We love and salute the sentiment behind Chantel's stepping aside for new talent, because there's so much out there.
There were 11 new entries on the list of 30 nominees this year's [Top 10 restaurants award], including six headed by chefs who have never featured on the list before, so it's great to see more chefs getting featured and receiving the recognition they deserve.
Included in the 11 new entries are two restaurants - Rust en Vrede and Pierneef à la Motte - that fell off the list some years ago. Now they're back, and we're delighted that the list is increasingly dynamic, with the accolades going beyond the same restaurants year on year.
There were also six next-generation chefs nominated for the Eat Out Nederburg Rising Star Award, which aims to showcase the new talent that's rising through the ranks. This year, the award went to Katlego Mlambo of the Marabi Club in Johannesburg.
ON THE MAJORITY OF AWARD WINNERS BEING IN THE CAPE
Tourism is a factor behind the bulk of restaurants in the top 30 being in the Cape.
As the Cape relies heavily on tourism as one of its economic drivers, the hospitality sector naturally rises to meet that demand. It needs to provide innovation and high quality to international and SA tourists, as well as locals. So there are a lot more restaurants providing fine dining in the Cape as there is a market for it.
If there were a best game lodge competition, for example, a couple of places in the Cape may make the list, but it would naturally be dominated by Gauteng, Limpopo and Mpumalanga, as that's where the bulk of the contenders are.
Gauteng has thousands of excellent restaurants, but the pool of restaurants in tourism-driven locations – such as Mosaic, for example – is smaller than in the Cape, so naturally they're less likely to dominate.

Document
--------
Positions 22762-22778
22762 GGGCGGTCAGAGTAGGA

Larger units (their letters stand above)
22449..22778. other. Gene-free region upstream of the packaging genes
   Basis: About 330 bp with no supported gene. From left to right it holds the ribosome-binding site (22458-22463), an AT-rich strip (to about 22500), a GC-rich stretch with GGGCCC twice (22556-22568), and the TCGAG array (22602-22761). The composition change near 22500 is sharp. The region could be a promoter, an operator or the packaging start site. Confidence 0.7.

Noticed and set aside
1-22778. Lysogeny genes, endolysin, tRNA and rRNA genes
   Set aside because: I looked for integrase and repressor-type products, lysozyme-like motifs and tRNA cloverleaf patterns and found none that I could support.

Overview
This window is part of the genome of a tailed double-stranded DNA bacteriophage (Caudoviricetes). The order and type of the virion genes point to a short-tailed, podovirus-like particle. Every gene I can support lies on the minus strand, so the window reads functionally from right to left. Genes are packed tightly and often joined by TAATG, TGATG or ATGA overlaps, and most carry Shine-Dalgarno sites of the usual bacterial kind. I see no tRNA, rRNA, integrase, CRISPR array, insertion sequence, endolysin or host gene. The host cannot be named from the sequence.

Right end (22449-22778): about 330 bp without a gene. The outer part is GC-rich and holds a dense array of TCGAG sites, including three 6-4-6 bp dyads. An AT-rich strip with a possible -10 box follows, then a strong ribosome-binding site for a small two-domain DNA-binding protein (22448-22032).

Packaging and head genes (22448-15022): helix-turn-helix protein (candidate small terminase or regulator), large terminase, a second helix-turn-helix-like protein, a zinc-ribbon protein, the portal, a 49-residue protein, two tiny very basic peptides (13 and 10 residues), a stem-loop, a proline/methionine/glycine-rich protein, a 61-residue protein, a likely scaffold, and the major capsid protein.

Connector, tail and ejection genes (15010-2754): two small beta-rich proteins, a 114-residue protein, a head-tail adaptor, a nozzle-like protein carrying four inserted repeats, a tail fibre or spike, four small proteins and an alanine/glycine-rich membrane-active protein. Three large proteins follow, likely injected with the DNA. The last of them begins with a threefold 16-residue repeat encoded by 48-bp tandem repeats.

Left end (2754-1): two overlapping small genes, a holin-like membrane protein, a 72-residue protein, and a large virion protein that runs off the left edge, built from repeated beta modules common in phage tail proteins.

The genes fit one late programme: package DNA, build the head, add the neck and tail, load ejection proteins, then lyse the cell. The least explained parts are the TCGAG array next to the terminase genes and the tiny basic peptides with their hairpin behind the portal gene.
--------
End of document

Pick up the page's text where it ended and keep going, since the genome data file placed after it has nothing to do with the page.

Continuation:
That said, you can argue that the cuisine is slightly different in Joburgs and Gauteng because the market demands are different, and maybe we need to devise a way to be more inclusive of that.
We are constantly working towards improving our awards and judging process, and we invite Chantel, with her 10 years of experience with Eat Out, to be part of this.
ON HOW EAT OUT BEING CAPE-BASED COULD SKEW THE RESULTS
The Eat Out team is not Cape-based, only the core management team is based in Cape Town.
Eat Out's team of 55+ reviewers are spread around the country, with a fairly equal split between Gauteng and the Cape. There are roughly 22 in the Cape and 24 in Gauteng and the north, with the balance in KZN and Eastern Cape. (Figures are not precise as some reviewers travel extensively and monitor the restaurant scene in more than one region.)
Eat Out is the only brand that judges all restaurants without exclusions: our awards are not based on nominations, restaurants don't pay to be included, we pay for meals in full and our judges dine anonymously.
We have a very solid selection and judging process, and we're confident it accurately highlights the best in the country. Our judges are all culinary professionals whose credentials include extensive experience in multiple Michelin-starred restaurants. They eat at restaurants around the country throughout the year.
Aside from our chief judge, Margot Janse, who has an international reputation, our judges remain anonymous so that they don't receive special treatment – it's important that their experience is the same as any other diners'.
ON THE NEED FOR A DIFFERENT AWARD SYSTEM
Eat Out has evolved constantly over its 21-year existence, and we look for ways to improve all the time. With her global experience, Chantel has so much to add, so we'd love her to be part of discussions on how we can improve the process and ensure continued integrity.
One of the major recent evolutions is a second awards system - The Best Everyday Eateries - that focuses on more casual restaurants, so that the Eat Out spotlight is not limited to fine dining chefs.
The Best Everyday Eateries' judging system is also different; they're more of a people's choice: winners are determined 50-50 by public reviews and ratings from our professional critics.